Otomata is a simple generative audio app, in which chance collisions yield unexpected patterns, both visual and sonic. Its arrival on the Internet a month ago has, in turn, yielded unexpected flowerings, from myriad new patterns generated and shared by users (pictured here is one such example), to its employment in fixed sound recordings, to its inspiration of new software development. What follows is a survey of just some of those efforts, much of it (audio and software) downloadable for free. (Meanwhile, read an interview with the Otomata developer, Batuhan Bozkurt, “When Cells Collide,” and check out the software itself at earslap.com.)
Mitzilla‘s “Audio Recording on Sunday Afternoon” (at soundcloud.com/mitzilla) uses the beading pulses of Otomata as a rhythm track, against which he plays generously spaced strums of an acoustic guitar. It’s a promising sketch of what will, one hopes, eventually yield a more fleshed-out composition. Mitzilla hails from El Paso, Texas:
For DrDerek, the Otomata-derived material provides not the rhythm but the melody, to which he adds other digitally sourced material (“my Electribe SX-1 and Korg Kaoss Pad 3 and the Korg Kaossilator Pro. recorded live,” he explains, listing his tools with one caveat: “some things may sound a bit off”). The result (at soundcloud.com/drderek) is louche, loungey electronica.
And for bongo_g, who is based in Amherst, Massachusetts, Otomata provided not sound source material, but an overall approach. His “Ricochet1” (at soundcloud.com/user4724971) is evidence of an implementation of an Otomata-like software tool that he is developing on the popular device called the Monome.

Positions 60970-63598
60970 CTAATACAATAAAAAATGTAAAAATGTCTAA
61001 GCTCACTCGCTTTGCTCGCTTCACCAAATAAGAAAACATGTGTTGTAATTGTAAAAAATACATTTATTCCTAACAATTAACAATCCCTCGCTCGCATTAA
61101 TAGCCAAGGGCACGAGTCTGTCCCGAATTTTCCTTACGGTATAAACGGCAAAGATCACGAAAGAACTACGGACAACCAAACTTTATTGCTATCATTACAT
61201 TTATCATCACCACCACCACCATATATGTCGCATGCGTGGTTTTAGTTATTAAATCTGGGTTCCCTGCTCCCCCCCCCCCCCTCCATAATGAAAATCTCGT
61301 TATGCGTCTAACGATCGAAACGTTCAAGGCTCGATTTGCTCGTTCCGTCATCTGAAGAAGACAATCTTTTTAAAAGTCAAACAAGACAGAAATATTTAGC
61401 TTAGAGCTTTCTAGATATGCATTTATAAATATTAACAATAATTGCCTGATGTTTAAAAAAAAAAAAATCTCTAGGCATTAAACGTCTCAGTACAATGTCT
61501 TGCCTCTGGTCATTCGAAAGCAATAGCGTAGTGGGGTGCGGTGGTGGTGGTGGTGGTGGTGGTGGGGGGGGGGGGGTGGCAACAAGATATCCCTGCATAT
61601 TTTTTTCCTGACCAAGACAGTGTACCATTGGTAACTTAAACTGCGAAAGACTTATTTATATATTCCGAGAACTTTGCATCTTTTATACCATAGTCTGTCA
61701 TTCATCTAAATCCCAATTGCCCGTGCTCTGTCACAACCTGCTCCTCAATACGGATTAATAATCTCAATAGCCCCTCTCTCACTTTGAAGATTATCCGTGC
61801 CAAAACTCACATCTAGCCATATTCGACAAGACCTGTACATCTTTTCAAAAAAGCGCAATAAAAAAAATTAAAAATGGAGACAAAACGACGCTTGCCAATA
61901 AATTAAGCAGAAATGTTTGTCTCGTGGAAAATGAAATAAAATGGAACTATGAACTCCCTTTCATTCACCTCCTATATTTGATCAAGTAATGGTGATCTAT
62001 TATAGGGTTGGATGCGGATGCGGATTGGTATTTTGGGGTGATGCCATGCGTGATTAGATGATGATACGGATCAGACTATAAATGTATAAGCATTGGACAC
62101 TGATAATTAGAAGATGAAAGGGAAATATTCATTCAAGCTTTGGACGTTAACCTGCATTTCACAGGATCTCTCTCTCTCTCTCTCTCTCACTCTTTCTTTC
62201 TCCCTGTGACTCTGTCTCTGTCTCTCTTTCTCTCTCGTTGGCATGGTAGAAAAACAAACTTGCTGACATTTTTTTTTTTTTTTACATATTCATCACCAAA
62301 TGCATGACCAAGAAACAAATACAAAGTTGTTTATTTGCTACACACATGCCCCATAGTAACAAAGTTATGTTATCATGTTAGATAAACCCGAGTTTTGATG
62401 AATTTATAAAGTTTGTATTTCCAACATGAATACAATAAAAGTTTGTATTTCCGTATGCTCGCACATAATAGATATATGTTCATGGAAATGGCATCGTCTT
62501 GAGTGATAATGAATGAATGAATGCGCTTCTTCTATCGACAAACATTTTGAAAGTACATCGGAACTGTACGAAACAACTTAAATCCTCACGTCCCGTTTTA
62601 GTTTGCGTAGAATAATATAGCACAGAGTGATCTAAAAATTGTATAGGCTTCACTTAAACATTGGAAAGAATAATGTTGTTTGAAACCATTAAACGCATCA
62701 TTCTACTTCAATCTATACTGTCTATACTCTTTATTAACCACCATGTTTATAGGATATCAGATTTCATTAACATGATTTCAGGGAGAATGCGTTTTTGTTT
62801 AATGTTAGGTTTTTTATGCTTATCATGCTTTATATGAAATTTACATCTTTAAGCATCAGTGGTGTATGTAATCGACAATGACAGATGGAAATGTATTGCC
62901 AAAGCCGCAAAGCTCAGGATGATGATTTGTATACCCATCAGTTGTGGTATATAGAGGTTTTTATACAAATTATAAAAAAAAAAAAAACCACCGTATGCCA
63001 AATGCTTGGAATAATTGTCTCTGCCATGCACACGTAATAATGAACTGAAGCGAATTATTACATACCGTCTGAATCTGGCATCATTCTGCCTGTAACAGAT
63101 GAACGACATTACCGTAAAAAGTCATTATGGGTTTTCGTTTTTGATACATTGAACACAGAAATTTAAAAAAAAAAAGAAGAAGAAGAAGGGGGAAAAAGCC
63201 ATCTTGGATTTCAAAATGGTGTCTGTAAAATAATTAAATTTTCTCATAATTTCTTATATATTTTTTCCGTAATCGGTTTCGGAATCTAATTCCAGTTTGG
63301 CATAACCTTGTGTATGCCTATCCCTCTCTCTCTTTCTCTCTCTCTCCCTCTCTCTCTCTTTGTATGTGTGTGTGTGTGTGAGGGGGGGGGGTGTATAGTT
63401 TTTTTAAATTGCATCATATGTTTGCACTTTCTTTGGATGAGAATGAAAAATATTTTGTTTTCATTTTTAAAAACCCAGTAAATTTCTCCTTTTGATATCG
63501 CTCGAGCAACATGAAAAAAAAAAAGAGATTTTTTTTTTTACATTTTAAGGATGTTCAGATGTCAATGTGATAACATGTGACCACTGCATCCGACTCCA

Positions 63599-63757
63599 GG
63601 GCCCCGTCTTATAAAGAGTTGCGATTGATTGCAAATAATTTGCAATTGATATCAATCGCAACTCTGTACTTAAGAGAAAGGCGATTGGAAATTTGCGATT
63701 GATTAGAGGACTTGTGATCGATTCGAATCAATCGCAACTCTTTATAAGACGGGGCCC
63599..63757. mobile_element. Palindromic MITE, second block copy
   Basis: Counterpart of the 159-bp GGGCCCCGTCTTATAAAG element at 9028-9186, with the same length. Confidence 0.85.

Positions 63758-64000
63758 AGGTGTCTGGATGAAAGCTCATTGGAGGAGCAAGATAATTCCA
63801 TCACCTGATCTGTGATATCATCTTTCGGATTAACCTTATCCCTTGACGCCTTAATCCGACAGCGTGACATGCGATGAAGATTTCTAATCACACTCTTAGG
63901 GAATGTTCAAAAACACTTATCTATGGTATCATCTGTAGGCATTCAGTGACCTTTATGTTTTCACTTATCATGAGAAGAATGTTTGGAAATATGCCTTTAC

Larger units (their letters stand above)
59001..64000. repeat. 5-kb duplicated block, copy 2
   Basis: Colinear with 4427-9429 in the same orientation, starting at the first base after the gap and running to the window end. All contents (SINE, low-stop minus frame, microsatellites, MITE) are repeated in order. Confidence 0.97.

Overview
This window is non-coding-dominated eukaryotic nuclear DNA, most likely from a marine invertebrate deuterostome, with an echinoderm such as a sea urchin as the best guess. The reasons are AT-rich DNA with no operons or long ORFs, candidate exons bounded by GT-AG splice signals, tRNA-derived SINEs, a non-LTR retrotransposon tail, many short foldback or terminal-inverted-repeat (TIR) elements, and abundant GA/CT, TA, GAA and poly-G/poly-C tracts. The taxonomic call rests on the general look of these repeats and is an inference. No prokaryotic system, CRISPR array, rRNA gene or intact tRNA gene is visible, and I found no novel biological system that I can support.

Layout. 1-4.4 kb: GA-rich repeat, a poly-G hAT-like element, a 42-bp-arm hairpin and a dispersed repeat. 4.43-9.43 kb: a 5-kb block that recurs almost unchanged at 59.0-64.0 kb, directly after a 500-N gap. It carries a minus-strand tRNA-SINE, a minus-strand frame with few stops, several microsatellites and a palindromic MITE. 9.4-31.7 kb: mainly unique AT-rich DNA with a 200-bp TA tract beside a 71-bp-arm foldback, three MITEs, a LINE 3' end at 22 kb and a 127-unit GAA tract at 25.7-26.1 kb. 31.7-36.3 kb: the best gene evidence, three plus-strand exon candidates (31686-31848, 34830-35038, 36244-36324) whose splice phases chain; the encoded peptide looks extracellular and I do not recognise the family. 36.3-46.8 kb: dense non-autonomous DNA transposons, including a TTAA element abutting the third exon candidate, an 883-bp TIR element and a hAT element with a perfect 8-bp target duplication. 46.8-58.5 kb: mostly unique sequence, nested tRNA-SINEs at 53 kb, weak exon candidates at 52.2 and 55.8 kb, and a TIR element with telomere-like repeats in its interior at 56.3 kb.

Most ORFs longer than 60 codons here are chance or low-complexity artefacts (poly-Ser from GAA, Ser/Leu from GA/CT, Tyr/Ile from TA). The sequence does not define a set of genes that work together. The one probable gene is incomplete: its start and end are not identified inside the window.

Bongo posted the code at monome.org, where the discussion is ongoing. Here is a video demonstration (from vimeo.com) of bongo’s Otomata-derived instrument on a 256-cell Monome, performed by Machsymbiont:
Just to take the proceedings one further step meta and virtual, this next video (also at vimeo.com) shows Bongo’s Monome implementation of Otomata as ported to the Nomome, which is a software emulation of the Monome on a 64-cell device called the Novation Launchpad:
And because no cultural instance is complete without an iOS app implementation, this is Sound Cells (at apple.com), which debuted in the iTunes App Store earlier this month. As its developer notes, Otomata’s inventor is himself working on an iOS version. Sound Cells offers six different scales, among them the Hang scale, based on the Hang drum, which was the inspiration for Otomata’s tuning:
Two more videos. This is Otomata paired with another sound app, called SoundPrism:
And this is four instances of Otomata working together in tandem — with TV food personality Alton Brown (the patron chef of hackers) in the background:
Check out the original Otomata software for free at earslap.com.